Apr 25, 2000
My mother is a health care worker in a local hospital. She recently got stuck with a scissor used on an HIV positive patient. There was bleeding. (through the gloves) She washed the cut out with bleach, and was sent to a doctor. The doctor told her that because the scissor was in air for 10-15 minutes prior to the incident, and because it was sitting in water that the chances of contraction was small. He did however give her prescriptions to stop the production of the HIV virus. (AZT was one of them) He said that there are very high risks with these meds. Can you please explain them and how the virus is stopped.
- She decided against taking them due to the risks
Response from Dr. Feinberg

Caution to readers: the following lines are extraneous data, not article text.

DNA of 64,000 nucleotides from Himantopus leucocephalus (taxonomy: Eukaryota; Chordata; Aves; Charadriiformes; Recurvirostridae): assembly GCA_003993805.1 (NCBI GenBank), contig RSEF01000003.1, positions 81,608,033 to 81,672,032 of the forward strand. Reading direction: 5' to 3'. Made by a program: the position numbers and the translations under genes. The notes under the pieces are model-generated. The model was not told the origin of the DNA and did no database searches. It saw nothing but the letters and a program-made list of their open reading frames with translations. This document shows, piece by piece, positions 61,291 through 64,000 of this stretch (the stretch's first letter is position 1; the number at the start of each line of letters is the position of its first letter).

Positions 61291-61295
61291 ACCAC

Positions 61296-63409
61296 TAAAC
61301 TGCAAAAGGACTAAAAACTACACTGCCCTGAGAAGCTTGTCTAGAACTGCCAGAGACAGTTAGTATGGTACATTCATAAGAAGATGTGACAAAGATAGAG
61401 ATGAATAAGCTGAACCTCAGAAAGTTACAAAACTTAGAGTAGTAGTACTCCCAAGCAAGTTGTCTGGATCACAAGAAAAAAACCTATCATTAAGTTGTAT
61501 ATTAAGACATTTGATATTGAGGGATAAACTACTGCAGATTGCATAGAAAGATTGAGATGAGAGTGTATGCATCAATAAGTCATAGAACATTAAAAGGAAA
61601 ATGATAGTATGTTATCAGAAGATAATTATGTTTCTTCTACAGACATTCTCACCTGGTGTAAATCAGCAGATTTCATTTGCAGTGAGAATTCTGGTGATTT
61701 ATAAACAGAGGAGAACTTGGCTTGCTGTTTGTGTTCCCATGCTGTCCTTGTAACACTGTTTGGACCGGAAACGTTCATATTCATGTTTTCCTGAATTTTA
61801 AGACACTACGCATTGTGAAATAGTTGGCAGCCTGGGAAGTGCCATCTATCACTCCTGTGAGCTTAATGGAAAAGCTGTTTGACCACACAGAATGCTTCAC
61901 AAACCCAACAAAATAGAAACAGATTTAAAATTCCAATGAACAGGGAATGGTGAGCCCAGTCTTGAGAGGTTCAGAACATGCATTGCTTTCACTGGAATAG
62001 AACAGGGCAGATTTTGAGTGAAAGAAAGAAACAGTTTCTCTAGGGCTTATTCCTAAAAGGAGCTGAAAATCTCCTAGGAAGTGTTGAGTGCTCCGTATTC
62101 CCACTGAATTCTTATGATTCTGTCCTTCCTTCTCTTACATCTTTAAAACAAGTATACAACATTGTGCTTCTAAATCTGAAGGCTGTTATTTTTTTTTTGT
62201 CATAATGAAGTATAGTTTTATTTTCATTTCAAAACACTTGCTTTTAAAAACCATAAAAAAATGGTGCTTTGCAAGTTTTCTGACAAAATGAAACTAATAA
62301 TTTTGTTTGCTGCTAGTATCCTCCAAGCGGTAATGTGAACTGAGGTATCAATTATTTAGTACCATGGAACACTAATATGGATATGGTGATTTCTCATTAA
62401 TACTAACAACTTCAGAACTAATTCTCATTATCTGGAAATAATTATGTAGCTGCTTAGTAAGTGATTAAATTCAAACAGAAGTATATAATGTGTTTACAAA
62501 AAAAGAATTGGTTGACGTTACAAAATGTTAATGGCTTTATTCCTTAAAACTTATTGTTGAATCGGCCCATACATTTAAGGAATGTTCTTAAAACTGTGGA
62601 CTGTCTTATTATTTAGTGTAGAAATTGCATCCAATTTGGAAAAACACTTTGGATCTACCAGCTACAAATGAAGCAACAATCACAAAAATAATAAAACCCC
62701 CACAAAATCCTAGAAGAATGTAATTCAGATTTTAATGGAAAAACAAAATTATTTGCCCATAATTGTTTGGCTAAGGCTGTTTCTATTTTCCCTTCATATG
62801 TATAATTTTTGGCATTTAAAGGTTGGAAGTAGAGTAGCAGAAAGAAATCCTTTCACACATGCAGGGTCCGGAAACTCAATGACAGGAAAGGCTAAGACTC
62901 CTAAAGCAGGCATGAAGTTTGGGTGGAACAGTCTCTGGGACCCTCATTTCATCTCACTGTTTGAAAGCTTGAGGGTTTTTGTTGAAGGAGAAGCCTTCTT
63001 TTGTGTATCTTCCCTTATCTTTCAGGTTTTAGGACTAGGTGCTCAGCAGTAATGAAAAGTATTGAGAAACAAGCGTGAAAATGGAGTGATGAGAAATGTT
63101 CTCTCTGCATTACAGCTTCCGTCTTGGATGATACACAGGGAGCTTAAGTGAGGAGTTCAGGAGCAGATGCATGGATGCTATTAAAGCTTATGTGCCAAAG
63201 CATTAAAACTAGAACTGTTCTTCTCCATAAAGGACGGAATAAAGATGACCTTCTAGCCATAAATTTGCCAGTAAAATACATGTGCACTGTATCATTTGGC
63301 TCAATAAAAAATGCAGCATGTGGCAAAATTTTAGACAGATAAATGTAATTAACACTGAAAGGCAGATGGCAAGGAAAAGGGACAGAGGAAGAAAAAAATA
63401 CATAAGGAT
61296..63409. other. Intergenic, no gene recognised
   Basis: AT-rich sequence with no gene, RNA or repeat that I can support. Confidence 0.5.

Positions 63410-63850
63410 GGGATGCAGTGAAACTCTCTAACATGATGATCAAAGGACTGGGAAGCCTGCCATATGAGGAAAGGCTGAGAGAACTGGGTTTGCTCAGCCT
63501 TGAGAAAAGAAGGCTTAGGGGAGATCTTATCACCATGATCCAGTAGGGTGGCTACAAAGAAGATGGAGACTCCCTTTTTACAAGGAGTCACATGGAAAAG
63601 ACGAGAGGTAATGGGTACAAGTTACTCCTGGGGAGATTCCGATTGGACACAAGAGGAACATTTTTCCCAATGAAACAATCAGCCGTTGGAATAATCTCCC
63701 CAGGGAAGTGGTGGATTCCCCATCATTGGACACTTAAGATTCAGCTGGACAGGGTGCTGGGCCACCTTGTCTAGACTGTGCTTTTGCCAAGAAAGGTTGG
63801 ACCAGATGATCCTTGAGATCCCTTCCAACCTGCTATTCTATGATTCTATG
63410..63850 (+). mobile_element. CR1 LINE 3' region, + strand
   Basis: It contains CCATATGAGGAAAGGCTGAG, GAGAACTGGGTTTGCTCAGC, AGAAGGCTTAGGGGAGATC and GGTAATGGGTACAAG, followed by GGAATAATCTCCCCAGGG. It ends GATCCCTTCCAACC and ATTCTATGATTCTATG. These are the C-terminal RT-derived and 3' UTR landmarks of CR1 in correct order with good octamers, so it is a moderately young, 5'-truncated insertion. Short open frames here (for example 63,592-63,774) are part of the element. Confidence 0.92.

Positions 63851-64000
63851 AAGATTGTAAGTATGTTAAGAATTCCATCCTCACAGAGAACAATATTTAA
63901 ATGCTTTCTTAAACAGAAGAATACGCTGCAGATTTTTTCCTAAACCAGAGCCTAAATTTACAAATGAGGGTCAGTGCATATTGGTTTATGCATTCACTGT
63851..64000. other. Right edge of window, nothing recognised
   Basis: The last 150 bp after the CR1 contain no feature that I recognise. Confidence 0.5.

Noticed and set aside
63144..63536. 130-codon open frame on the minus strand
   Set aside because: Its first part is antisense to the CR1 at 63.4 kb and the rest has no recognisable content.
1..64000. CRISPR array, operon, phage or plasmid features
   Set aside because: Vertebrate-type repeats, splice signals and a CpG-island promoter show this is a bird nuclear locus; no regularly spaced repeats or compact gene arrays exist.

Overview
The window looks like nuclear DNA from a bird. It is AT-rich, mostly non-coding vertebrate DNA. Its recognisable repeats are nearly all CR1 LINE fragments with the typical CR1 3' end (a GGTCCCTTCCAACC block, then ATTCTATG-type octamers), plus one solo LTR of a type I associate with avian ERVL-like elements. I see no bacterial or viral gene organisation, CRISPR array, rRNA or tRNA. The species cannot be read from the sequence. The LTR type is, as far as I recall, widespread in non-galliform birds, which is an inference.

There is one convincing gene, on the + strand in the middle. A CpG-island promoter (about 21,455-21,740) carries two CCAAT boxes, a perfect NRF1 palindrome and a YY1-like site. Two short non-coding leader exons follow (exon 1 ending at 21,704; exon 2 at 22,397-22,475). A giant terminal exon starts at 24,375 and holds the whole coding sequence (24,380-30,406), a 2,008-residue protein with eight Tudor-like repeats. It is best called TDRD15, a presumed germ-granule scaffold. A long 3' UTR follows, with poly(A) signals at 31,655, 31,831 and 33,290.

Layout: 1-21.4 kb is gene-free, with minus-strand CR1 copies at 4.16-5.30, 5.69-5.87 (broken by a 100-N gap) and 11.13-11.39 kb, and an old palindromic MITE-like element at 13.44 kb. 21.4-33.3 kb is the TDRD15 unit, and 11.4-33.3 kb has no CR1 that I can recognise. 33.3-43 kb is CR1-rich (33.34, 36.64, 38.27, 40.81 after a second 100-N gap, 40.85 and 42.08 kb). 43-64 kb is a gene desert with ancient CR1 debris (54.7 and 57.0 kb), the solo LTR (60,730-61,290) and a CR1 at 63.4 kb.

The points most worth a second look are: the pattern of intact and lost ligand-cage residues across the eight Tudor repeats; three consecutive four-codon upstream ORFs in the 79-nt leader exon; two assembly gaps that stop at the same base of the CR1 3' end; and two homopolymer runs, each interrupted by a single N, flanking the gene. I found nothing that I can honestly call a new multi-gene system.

I'm sorry the doctor your mother saw was so negative about taking the drugs. There is a study of cases combined from the US, the UK and France that showed that there was less transmission than you'd expect when people took AZT. Yes, there are possible side effects (not "very high risks"), but you only need to take the drugs for 4-6 weeks, and all the side effects would have gone away. The drugs work by slowing don the growth of the virus.
At any rate, it's too late for her to take them now, so I hope she is fortunate and does not get HIV from this experience.
Is this an opportunistic infection??
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